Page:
The COVID-19 pandemic, and the campus closures that have ensued, could pose significant enrollment and financial challenges to colleges and universities, says Fitch Ratings, a credit rating agency.
According to its report released March 12, campus closures sustained for more than a few weeks may strain operating costs and revenue, especially as “auxiliary services have grown in relative importance,” states the report. Those auxiliary services include housing, dining and parking.
“Each campus is having to weigh the safety of their students, their faculty and their community against the financial pressures that may result if they do need to close,” said Emily Wadhwani, a director at Fitch Ratings who specializes in higher education finance, to Diverse. “Certainly, each campus is experiencing this slightly different.”
Currently, schools are not required to provide refunds for auxiliary services, especially since they’re typically paid for upfront. However, Wadhwani said some schools may opt to do so on a prorated basis. For instance, WPRI reported that Brown University recently announced that it would offer credit or a refund for any unused room and board charges after March 22, which is the date it has asked its students to leave campus by.
“It isn’t clear to us that in every case, refunds will be offered or demanded by students,” said Wadhwani. “It depends on the type of student base that you have and the scholarships that you’ve offered … I think we’re going to see a bit of a mixed bag.”
Additionally, as athletics departments lose ticket sales due to canceled games, sports-related revenue, too, will significantly decrease. Fortunately, “most universities do not depend heavily on revenue from sporting events,” states the report.
Instead, the largest blow universities may endure will be shrinking enrollment, especially where international students are concerned. For though they only comprise 5.5% of all U.S. enrollment, the report notes that international students disproportionately contribute more in tuition revenue given they typically pay full tuition rates. At the University of Washington, for instance, international students pay roughly three times as much as in-state students, according to a New York Times report.
For the past three years, the international student population in the U.S. has been declining, according to an AP report, and recent travel restrictions at the peak of recruitment season will only exacerbate that decline, said Wadhwani. As a result, the report states that universities relying heavily on international students for tuition revenue, especially from China, could face the most strain.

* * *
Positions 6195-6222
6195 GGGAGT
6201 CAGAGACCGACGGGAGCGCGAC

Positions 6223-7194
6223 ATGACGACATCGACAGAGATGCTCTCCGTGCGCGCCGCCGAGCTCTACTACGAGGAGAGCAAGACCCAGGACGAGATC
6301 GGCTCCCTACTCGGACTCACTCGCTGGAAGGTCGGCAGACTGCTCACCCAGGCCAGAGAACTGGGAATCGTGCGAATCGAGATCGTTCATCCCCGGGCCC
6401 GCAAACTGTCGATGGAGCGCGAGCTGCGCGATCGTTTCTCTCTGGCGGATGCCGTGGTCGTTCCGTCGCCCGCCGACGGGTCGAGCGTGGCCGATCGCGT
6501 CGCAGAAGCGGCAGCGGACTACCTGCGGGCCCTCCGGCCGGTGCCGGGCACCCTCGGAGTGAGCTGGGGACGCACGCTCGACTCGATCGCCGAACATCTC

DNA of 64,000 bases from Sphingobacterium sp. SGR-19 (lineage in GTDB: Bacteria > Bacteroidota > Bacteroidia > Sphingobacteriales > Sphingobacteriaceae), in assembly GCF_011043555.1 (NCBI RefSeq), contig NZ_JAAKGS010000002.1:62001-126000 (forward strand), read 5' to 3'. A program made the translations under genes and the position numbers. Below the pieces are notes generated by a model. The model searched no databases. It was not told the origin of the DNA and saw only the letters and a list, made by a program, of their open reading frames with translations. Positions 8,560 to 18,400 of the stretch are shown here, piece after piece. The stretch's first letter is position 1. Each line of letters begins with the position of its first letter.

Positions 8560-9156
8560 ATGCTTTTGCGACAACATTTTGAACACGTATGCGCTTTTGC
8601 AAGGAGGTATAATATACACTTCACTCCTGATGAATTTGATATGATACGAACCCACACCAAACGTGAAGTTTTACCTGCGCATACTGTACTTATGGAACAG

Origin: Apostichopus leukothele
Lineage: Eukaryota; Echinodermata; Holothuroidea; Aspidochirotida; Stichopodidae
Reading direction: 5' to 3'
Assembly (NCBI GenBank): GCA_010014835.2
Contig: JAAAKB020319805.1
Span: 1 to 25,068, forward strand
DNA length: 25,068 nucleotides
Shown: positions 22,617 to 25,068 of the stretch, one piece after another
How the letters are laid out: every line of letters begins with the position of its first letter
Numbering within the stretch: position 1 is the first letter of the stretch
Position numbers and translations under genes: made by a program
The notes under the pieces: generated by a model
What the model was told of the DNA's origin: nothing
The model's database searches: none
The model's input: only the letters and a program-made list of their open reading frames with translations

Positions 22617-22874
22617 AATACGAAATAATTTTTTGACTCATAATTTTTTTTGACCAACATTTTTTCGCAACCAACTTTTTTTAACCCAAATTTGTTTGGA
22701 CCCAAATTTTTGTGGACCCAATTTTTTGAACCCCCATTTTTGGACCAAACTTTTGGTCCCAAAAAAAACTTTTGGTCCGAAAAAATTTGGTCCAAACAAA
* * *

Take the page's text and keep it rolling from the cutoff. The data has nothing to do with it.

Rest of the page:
“We’re already experiencing a decline in international enrollment and interest in U.S. education,” said Wadhwani. “And for this particular cycle, a lot of the activity that would have just been ramping up and peaking has, of course, been abruptly cut short.”
That’s not to say domestic enrollment patterns won’t shift as well, because Wadhwani says past crises have influenced students to stay closer to home and family.
However, it’s important to note that the Fitch report could only base its predictions on past crises, which were typically isolated to a single region, such as a natural disaster or small outbreaks. Dealing with a worldwide pandemic, said Wadhwani, is new territory for many U.S. institutions.
“We’re really building our analysis on, what I would characterize as, more isolated incidents in the past that we’ve seen in different places,” said Wadhwani. “Certainly nothing that is this widespread or of this magnitude.”
Given the pandemic’s magnitude, college students across the nation are being asked to attend lectures and complete courses online to mitigate the spread of the virus. Consequently, it’s possible that, under the current situation, students and faculty who were previously skeptical of online learning might learn to like it — or even prefer it.
“If it’s largely successful in providing a seamless platform for education for certain students, they may opt to continue in that same vein next fall,” said Wadhwani. “And that applies to faculty too, quite honestly. They both have been forced to sort of adopt this new reality, at least for a period of time, and it may be less troublesome and challenging and problematic as previously envisioned.”
Such a transition would accelerate the push for moving courses online, ultimately changing the landscape of online learning. As a result, the report states, “Enrollment may decline at universities where online learning platforms are not robust during campus shutdowns.”
So, which schools are most prepared to handle the turbulent predictions?
According to the report, schools with “greater operating margins and cash flow flexibility should be in a stronger position to weather uncertainty,” while schools with limited liquidity, reliance on tuition revenues and a heavy dependence on endowment — which will likely be affected by unstable markets — will be at greater risk.
However, it’s “still the early days,” said Wadhwani. For now, colleges will likely be paying close attention to summer melt, or the tendency for admitted students to back out, in the months to come.